The world is not a perfect world. People don’t necessarily respond to things as you think they will or as you hope they will. And so I think, no matter what it is, you’ve got to look at if you’re trying to achieve a particular result and you’re not achieving that result, maybe you ought to try something different. And I mean, there is, I think just naturally, a certain pride of authorship as far as the law is concerned, but it seems to me that there’s less pride of authorship if it’s not working than if it is working. So it’s fairly simple for me. Why are we not moving the needle? Were we wrong? Are there some things we need to do differently?
And so, this time, as opposed to spending a lot of time going out of state looking for help, we felt like we had built up enough within the state of folks that also had been looking at reading, and also had been thinking about what can we do within the context of Read To Achieve that we could get some feedback in state. But we could also look at what some other states are doing and make some changes.
So let’s look in state. It’s working here, here, here. What are they doing that’s different from where it’s not working, there, there and there? And maybe we ought to be a little more prescriptive. And I think we were able to develop some consensus that there is now more of a body of research and data that allows us to be more specific as to what we ought to do. There’s still a good bit of resistance to, “Why is the state telling us to do it this way? We know what we’re doing.” Well, I’m sorry. You don’t know what you’re doing, because, well at least you’re not achieving the results that you need to be achieving.
When we talk about being more prescriptive, would it be fair to say we’re talking specifically around this body of research that we’re calling science of reading?
I don’t know that when we were putting together the 2019 bill, I don’t know that we talked that much about “the science of reading.” At least for me it was more, what’s working, why is it working, and more importantly, what did they do?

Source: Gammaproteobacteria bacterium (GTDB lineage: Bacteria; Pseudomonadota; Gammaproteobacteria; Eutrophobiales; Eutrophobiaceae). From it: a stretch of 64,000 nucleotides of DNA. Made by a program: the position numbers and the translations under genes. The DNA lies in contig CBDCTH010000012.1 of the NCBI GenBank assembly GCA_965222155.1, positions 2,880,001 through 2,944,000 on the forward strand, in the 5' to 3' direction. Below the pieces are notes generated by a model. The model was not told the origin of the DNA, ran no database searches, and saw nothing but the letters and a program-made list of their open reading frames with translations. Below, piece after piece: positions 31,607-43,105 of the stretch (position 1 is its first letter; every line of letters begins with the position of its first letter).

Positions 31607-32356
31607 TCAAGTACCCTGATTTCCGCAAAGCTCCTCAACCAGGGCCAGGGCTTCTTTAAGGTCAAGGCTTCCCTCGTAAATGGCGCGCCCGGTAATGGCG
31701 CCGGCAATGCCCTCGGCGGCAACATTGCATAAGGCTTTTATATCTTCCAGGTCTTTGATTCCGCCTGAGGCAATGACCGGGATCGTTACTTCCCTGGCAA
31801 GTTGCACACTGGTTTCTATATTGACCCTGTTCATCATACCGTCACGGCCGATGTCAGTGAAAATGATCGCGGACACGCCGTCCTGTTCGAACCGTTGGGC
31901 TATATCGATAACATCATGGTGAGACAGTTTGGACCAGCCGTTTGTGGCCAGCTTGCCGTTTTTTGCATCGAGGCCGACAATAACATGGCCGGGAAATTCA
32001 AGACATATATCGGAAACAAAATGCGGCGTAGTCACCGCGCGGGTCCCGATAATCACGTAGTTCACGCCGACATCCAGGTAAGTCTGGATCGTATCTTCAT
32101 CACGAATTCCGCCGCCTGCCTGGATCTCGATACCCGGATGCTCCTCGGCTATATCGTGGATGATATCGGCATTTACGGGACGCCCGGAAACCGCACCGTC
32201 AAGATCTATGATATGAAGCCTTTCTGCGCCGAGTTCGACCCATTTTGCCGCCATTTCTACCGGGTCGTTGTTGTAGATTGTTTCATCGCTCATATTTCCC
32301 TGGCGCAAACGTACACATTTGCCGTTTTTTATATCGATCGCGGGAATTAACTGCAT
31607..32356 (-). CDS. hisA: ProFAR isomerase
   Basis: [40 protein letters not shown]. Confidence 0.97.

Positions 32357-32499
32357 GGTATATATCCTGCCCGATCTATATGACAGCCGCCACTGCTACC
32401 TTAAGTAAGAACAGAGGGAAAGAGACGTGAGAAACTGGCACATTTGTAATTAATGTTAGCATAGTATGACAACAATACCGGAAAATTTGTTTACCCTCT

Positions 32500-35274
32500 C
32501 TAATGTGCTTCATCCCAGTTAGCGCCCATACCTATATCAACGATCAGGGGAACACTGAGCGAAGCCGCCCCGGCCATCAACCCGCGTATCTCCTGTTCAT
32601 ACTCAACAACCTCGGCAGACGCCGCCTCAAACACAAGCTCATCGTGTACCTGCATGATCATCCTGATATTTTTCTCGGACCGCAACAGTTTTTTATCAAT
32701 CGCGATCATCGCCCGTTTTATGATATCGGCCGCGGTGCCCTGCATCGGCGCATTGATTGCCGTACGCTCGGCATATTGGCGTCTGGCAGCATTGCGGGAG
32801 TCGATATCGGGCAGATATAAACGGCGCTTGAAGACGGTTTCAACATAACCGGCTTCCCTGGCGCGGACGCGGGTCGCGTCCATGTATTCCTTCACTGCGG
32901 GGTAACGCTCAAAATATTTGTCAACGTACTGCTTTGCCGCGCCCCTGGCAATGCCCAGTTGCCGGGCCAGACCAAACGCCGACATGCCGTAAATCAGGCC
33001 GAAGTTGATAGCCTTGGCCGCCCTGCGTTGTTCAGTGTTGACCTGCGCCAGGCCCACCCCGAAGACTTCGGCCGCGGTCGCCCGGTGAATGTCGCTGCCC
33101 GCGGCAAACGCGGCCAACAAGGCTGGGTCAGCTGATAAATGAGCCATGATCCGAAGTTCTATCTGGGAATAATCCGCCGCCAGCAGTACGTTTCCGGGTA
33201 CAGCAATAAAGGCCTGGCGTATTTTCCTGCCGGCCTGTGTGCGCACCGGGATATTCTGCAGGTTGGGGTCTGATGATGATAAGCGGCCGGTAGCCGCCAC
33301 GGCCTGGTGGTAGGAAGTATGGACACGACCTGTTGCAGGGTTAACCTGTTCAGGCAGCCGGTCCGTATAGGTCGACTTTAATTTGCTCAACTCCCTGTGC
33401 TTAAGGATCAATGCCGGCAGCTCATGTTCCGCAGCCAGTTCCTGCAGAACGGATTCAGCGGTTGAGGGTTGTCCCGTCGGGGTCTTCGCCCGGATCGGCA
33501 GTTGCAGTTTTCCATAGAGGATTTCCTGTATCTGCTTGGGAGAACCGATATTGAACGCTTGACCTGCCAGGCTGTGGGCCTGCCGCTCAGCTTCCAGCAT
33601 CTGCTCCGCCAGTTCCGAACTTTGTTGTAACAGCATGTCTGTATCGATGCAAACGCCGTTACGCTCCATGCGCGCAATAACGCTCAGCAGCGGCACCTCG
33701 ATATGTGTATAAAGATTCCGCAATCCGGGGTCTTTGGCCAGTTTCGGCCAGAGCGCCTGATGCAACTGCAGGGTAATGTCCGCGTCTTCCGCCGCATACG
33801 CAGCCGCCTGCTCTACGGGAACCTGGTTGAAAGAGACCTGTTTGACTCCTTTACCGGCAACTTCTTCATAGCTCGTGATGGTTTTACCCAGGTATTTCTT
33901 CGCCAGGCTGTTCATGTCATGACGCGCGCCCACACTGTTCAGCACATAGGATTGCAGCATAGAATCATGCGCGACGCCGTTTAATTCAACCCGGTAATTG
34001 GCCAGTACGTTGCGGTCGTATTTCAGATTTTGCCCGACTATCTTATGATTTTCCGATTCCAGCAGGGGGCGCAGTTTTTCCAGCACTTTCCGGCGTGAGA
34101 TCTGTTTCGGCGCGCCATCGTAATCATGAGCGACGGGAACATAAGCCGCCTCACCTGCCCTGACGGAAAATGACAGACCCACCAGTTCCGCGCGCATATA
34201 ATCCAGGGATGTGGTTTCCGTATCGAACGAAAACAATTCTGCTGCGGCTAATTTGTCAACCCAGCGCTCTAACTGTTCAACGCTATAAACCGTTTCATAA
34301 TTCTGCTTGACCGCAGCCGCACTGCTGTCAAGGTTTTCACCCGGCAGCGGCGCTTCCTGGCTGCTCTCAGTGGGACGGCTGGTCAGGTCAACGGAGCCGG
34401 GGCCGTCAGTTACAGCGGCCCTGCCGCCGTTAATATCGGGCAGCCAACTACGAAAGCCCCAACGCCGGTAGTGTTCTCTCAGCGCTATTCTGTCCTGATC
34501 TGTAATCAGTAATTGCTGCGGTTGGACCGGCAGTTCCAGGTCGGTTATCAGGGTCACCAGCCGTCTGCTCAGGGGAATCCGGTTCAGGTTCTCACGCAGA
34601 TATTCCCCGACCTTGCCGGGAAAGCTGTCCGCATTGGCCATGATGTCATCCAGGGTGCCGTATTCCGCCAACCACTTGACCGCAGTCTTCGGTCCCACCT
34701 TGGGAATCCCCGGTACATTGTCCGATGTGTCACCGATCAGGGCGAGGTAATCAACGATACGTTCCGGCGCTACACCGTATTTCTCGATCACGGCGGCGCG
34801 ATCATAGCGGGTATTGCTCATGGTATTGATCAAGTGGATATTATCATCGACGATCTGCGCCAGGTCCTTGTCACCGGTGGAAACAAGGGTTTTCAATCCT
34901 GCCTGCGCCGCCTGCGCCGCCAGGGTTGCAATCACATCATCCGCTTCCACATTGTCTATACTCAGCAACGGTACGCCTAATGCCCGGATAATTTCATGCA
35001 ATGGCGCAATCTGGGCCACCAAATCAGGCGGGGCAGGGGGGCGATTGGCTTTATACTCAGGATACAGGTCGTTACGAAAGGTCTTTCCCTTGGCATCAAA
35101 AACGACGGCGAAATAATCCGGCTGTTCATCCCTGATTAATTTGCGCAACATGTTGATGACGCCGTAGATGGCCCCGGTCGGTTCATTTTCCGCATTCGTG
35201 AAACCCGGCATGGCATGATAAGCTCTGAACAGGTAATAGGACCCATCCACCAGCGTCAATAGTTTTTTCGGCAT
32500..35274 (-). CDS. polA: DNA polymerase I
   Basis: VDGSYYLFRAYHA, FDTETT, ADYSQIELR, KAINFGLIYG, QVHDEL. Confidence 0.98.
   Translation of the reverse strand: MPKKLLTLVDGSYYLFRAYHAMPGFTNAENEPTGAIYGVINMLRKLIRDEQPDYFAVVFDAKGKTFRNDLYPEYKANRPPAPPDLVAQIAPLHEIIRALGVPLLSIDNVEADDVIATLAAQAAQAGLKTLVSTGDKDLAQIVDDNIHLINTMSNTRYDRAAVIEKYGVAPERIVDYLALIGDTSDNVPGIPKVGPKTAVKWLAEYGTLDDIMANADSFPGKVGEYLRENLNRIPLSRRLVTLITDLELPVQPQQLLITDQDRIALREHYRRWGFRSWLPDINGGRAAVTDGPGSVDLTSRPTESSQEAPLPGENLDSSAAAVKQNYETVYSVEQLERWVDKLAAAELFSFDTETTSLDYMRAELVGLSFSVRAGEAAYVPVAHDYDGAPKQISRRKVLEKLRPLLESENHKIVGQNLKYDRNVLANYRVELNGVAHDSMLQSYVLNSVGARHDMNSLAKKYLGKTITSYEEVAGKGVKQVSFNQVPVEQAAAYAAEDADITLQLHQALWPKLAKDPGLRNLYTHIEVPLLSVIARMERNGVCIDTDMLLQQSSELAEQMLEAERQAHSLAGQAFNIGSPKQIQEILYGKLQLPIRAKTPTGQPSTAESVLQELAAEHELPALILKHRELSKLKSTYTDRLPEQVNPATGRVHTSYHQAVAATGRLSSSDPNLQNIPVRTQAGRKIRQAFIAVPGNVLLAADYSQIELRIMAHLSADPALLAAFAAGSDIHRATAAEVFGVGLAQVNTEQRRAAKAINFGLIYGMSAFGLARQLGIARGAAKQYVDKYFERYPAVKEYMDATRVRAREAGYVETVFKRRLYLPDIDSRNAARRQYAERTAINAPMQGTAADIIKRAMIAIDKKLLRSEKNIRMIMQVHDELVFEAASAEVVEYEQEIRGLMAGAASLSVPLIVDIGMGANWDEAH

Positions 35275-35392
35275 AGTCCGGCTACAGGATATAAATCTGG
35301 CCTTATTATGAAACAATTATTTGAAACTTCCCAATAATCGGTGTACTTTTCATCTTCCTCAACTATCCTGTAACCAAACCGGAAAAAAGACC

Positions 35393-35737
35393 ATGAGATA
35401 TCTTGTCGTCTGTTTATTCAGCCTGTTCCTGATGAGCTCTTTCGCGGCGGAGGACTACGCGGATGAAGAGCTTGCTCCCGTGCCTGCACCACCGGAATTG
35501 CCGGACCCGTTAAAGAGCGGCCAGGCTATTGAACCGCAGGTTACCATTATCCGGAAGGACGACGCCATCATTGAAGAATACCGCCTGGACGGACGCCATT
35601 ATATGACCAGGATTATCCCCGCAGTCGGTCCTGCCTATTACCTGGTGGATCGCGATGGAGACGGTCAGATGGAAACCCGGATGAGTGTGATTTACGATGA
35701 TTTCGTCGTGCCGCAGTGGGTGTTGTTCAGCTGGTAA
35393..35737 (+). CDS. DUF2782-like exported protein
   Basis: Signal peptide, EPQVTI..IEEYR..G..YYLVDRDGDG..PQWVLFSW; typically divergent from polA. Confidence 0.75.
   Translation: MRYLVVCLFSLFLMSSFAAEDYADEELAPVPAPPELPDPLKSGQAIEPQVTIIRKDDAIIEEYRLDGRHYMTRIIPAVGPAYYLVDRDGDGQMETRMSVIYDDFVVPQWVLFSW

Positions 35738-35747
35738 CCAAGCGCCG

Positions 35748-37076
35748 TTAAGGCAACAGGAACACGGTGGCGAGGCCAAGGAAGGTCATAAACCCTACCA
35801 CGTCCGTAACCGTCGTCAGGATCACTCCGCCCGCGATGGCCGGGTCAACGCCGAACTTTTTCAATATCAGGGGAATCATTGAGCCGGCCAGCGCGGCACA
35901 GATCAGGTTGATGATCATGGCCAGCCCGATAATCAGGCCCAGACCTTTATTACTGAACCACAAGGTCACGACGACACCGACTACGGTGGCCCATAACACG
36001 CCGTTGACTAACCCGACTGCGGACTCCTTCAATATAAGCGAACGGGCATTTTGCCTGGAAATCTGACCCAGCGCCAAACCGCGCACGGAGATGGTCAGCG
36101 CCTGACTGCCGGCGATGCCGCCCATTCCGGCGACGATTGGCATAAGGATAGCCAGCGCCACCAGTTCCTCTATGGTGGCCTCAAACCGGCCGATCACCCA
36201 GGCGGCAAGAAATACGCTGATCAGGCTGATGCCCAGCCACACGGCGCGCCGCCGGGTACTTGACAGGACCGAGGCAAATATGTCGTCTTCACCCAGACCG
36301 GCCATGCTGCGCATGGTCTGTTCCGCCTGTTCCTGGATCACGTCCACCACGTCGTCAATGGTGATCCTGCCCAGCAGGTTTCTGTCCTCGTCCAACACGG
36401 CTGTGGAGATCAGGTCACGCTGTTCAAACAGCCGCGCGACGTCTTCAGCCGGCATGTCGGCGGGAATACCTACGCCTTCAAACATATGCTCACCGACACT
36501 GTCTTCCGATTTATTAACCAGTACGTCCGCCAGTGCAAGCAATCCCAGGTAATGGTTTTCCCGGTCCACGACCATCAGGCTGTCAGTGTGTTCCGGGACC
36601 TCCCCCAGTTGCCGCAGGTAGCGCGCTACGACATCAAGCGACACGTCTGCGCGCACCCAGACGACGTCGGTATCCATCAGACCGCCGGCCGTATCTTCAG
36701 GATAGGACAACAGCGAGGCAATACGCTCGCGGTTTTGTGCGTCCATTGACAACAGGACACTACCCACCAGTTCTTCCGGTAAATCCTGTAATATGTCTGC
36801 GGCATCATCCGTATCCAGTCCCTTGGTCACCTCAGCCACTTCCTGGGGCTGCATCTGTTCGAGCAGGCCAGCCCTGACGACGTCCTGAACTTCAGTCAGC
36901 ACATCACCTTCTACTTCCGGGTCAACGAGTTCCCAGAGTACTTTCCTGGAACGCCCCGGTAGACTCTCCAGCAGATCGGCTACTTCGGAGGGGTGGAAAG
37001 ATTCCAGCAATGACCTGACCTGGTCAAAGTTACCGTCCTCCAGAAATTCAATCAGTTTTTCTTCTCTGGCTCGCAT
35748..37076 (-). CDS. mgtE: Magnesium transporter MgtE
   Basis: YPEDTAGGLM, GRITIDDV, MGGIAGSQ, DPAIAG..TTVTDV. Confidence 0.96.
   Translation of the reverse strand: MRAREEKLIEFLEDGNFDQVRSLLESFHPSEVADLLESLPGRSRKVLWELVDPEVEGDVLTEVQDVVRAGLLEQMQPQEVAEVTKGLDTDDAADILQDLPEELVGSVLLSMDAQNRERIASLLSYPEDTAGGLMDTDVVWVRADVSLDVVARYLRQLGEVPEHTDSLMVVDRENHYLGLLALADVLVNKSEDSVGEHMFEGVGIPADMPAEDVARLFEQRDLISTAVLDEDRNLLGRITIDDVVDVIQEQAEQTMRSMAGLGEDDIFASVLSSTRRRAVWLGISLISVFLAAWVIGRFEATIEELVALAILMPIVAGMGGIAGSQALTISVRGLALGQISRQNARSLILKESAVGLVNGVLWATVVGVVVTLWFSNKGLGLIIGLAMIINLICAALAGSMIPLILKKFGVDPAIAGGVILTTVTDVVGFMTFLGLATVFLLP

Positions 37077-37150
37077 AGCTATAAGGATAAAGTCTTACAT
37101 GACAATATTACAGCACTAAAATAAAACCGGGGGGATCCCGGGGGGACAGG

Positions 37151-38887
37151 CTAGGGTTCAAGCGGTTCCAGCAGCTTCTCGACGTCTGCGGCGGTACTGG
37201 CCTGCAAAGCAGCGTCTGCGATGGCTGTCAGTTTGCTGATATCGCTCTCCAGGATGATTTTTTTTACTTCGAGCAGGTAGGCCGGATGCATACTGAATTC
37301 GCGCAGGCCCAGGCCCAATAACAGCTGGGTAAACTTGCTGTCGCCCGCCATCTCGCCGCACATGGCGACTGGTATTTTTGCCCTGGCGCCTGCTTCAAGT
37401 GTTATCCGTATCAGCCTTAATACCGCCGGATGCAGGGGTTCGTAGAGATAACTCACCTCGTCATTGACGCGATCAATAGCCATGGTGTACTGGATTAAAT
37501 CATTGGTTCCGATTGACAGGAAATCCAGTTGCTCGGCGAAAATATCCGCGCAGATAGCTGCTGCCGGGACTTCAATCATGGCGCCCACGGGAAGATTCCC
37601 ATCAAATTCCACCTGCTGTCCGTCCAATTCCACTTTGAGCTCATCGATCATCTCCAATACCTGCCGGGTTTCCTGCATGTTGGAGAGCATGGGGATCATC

I want to get into a little bit more of what Senate Bill 438 had in it. You’re looking at revising Read To Achieve and you talk to the experts again. You look at what other states are doing. But you also decided to work with someone who was an education advisor to a Democratic governor and then an State Board of Education appointee of another Democratic governor. What led to inviting JB Buxton into the discussions?
We had had some conversations. Some of our members had had some conversations. There was a good bit of consensus around JB as someone who took seriously the importance of policy and the importance of policy irrespective of politics. Now that’s not to say that he or anyone else — they still put the jersey on for their team. But he is someone that we felt like we could have a good intellectual discussion about what’s the right policy. Everyone acknowledges, I think regardless of whether you’re on the left or the right, that our scores were unacceptable. Everyone acknowledges that the learn-to-read, read-to-learn continuum is something where that third grade line is critically important. So there was a lot of consensus around those things. And because of the technology and the data that’s out there, it’s a lot more difficult to have disagreements based on opinion that will withstand scrutiny. My goal is to get the right policy in place. I think we can work with other people who have the same goal, and I have felt that we could come to some agreement. The reality at this point is that because we have a Democratic governor and a Republican legislature, that if we were to allow policy dealing with literacy to get enmeshed in partisan politics, no one would win politically, in my view. And the folks that would lose would be the folks that everybody wants to help.